November 24, 2008

More Thanksgiving myths debunked

'Thanksgiving':  Local author recounts tale a little closer to realityThe Pilgrims of the first Thanksgiving shared plates (then called trenchers) and cups, some ate with their hands and only the more important men had chairs. The others sat on rocks, logs or on the ground. It was a three-day feast with 140 people, 90 of whom were American Indians. Four adult women toiled away with the help of some teenage girls and servants.

While turkey was served, so were deer, swan, goose and various seafood. And the reasons for the feast remains a mystery.
And:[W]hile the common assumption is the brave Pilgrims came to America for religious freedom, only 40 of the 140 passengers were actual separatists. The rest were there to try their hand at fortune, their passage paid for by investors.Trimble:  Thanksgiving out among the colonizedAs Nancy told it, “Thanksgiving is often depicted in an idyllic scene with starched-and-buckled pilgrims devoutly in prayer over a bountiful spread of turkey with all the trimmings, joined at the table by a small number of Indians, often shown wearing Plains tribal garb.” But, in reality, she said, “it was an uneasy three-day meeting of the settlers and Wampanoag Indians to work out a peace and mutual-support agreement.”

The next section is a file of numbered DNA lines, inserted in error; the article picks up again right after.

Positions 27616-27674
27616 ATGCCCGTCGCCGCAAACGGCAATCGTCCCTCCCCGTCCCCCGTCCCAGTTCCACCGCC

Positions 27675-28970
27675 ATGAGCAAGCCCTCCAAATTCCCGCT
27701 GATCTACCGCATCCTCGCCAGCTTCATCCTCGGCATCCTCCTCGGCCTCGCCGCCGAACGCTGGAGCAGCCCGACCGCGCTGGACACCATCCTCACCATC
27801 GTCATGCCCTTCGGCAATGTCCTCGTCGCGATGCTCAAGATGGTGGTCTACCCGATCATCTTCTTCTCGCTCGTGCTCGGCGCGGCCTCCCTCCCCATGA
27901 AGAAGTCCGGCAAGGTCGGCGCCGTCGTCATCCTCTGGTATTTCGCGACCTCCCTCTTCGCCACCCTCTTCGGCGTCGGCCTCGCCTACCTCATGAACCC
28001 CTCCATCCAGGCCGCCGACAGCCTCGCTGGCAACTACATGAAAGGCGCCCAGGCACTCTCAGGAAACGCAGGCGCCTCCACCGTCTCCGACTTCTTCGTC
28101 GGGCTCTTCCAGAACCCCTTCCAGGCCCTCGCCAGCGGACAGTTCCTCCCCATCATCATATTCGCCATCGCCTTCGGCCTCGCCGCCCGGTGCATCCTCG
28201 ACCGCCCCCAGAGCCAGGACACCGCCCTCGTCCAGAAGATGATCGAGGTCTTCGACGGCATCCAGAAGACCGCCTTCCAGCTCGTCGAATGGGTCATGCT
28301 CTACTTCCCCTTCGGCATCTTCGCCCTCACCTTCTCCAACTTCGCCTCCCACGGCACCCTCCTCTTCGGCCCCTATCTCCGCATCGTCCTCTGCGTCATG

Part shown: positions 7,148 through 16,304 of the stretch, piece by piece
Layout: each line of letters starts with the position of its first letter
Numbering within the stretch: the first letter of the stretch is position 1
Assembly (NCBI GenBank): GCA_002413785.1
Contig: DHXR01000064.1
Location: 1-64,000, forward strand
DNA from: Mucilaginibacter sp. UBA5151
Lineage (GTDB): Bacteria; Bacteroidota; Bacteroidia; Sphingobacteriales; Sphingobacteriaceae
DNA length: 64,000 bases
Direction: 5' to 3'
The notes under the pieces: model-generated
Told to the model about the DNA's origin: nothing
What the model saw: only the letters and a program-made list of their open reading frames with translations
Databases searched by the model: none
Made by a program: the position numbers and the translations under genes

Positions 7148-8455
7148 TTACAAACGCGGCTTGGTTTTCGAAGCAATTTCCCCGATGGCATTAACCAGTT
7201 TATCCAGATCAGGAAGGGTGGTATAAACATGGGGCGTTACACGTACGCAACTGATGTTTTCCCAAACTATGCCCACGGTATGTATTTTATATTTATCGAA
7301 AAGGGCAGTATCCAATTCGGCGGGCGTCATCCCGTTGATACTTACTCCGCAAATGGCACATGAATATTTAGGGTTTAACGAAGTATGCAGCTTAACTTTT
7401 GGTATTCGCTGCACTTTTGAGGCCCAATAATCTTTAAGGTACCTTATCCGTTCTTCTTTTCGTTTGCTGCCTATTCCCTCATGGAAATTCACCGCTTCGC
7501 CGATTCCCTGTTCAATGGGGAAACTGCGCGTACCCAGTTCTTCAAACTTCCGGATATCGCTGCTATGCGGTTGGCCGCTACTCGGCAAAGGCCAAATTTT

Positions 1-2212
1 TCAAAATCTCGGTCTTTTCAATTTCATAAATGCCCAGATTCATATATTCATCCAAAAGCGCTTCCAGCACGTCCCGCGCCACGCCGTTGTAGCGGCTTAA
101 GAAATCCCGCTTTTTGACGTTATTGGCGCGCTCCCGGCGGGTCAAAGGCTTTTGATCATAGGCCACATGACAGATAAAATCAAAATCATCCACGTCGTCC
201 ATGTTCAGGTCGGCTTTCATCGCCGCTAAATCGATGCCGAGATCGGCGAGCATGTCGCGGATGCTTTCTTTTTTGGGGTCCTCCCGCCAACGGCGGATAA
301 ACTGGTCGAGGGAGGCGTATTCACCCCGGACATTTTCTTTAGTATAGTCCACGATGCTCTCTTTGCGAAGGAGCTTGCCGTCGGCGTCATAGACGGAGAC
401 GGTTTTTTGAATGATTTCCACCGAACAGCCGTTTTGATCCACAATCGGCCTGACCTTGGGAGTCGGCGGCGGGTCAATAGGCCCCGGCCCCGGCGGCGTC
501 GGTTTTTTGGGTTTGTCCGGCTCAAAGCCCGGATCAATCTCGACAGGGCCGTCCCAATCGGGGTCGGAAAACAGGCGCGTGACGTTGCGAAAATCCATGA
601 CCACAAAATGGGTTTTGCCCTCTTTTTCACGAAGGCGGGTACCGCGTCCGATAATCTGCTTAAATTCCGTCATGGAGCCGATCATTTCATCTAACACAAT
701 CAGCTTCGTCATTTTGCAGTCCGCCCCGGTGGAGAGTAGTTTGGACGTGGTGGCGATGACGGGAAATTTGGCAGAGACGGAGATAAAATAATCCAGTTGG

She cited the notes of on-the-scene witness Edward Winslow who tells of three days “characterized by the smell of gun powder mingled with the aroma of roasting meat,” during which “great quantities of beer and wine were consumed.” In Winslow’s notes, he makes no mention of giving thanks to God or to the Wampanoags, who brought almost all of the food.
Comment:  These postings don't say it, but the few Pilgrims who weren't money-grubbing opportunists were religious fanatics. They wanted the "freedom" to practice their belief in Biblical obedience to white-male dominance.

What do you get when you mix capitalism and Christianity? You get people eager to conquer others in the name of God and Mammon. Thus it's not surprising that within a decade or two, the "peace-loving" Pilgrims were at war with the Indians.

This approach has continued down through the ages: from the original Crusades to Columbus's voyages to Bush's "crusade" against Islamic countries. It's a staple of Western civilization. You kill the "others," take their riches, and claim God told you to do it.

Below:  A classic compendium of our Thanksgiving myths, just as described by Trimble's contact.

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